27 posts, read 29,473 times
Reputation: 13
Quote:
Originally Posted by nebulous1 View Post
Maybe it's because there just aren't a lot of jobs, and has nothing to do with the resume.
Johnnytang24, sir - I suspect that nebulous1 may have a little more insight into my predicament...

Thank you maam.
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Old 07-08-2012, 12:21 AM
 
Location: Las Vegas NV
27 posts, read 29,473 times
Reputation: 13
Quote:
Originally Posted by Hemlock140 View Post
That applies more to high tech jobs at huge companies that get several hundred applicants for every opening. The resume that gets my attention is the one that demonstrates the knowledge, skills, and experience listed in the job description/announcement. Even with 100+ for one job I read all of them myself and narrow down to a comfortable number to interview, then HR verifies that the minimum requirements are met.
Thank you, sir, I'm encouraged by your response...
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Old 07-08-2012, 12:52 AM
 
Location: USA
4,980 posts, read 8,436,329 times
Reputation: 2506
Quote:
Originally Posted by almark View Post
Johnnytang24, sir - I suspect that nebulous1 may have a little more insight into my predicament...

Thank you maam.

You are quite welcome. The simplest explanation is usually the best one. (Occam)
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Old 07-08-2012, 06:42 AM
 
2,115 posts, read 3,861,876 times
Reputation: 2604
Quote:
Originally Posted by almark View Post
Johnnytang24, sir - I suspect that nebulous1 may have a little more insight into my predicament...

Thank you maam.
Ok fine. You're perfect. It's someone else's fault you don't have a job.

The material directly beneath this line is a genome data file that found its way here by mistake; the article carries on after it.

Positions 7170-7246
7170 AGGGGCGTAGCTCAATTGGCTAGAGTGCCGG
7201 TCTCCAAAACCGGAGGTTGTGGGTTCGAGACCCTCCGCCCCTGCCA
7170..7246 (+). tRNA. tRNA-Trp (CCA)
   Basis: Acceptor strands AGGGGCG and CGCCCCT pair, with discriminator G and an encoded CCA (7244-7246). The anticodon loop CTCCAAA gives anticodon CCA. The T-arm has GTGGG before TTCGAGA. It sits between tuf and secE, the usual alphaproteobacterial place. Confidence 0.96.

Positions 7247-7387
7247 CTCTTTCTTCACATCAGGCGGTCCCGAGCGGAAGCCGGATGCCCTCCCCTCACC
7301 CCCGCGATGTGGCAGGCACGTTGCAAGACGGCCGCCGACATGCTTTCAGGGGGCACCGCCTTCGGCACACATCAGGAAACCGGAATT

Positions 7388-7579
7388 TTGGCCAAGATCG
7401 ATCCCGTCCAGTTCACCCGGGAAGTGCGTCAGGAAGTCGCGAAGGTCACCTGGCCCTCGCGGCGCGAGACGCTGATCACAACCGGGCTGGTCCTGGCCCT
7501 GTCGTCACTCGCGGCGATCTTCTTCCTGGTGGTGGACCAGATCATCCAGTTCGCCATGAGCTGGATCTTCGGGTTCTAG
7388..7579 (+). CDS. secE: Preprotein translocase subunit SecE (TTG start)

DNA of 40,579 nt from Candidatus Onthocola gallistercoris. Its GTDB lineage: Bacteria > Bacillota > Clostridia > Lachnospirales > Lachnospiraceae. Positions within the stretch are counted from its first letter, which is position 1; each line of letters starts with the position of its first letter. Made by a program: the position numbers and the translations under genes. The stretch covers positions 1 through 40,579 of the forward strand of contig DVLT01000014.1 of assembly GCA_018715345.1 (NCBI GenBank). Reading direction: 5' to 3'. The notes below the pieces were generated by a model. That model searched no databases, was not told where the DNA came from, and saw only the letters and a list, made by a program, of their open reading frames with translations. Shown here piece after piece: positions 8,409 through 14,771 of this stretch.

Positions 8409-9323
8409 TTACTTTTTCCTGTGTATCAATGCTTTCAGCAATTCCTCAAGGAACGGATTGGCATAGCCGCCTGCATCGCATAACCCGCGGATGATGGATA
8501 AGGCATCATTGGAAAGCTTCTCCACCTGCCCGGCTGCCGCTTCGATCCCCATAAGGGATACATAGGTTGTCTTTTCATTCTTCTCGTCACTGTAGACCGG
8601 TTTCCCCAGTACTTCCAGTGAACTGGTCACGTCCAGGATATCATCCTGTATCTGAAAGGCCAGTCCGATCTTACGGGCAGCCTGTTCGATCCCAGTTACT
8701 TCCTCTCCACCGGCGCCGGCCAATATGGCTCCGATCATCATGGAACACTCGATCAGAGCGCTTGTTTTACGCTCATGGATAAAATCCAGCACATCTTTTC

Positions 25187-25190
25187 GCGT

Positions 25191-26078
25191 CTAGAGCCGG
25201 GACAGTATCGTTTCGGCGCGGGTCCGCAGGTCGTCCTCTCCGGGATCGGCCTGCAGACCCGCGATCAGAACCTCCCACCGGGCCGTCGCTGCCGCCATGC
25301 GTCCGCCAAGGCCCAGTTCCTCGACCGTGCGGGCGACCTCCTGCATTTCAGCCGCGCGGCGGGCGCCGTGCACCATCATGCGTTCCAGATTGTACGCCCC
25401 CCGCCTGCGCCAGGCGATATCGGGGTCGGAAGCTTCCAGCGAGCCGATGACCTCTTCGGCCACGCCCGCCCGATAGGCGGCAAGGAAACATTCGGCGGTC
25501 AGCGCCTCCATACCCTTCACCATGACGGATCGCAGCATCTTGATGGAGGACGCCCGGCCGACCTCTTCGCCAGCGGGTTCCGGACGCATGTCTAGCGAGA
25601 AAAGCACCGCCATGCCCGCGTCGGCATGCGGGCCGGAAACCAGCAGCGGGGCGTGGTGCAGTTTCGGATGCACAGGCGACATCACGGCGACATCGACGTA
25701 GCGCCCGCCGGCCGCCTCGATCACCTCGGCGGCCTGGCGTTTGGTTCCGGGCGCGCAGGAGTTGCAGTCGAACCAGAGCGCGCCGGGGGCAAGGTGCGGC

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Old 07-08-2012, 08:38 AM
 
Location: Here and There
319 posts, read 453,369 times
Reputation: 503
Quote:
Originally Posted by johnnytang24 View Post
My apologies, but I'm going to jump on you for a moment. If your resume reads like your OP, then perhaps this will be of assistance. It sounds incredibly boastful; yet says nothing. All fluff and no substance.

For example:

'I was a very successful high-end real estate sales person, selling new homes.' - How many homes? How far above quota, or average, were you? People like to see hard numbers.

'I have an impressive sales track and an impeccable work ethics.' How impressive? Numbers? How did your work ethic translate in to sales, customer retention, etc. What did you working harder than your co-workers bring to the company?

Numbers speak for themselves. Putting your opinion on how great you were does not convince people.
This is actually good advice that you should consider. Your resume should include stats that clearly reflect your success as a salesperson. If you don't have that data embedded throughout your resume, then very few people - if any - will take you very seriously. You need to clearly and succinctly QUANTIFY your accomplishments as a salesperson.

Also, it appears that English may not be your native language. If not, then you should ask someone with very strong writing skills to review/edit your resume.

Yes, finding a job these days can be very difficult, but if you strengthen your resume and identify the key message points that you want to communicate - you are in sales, after all - then you will greatly improve your chances of landing a good job. Best wishes!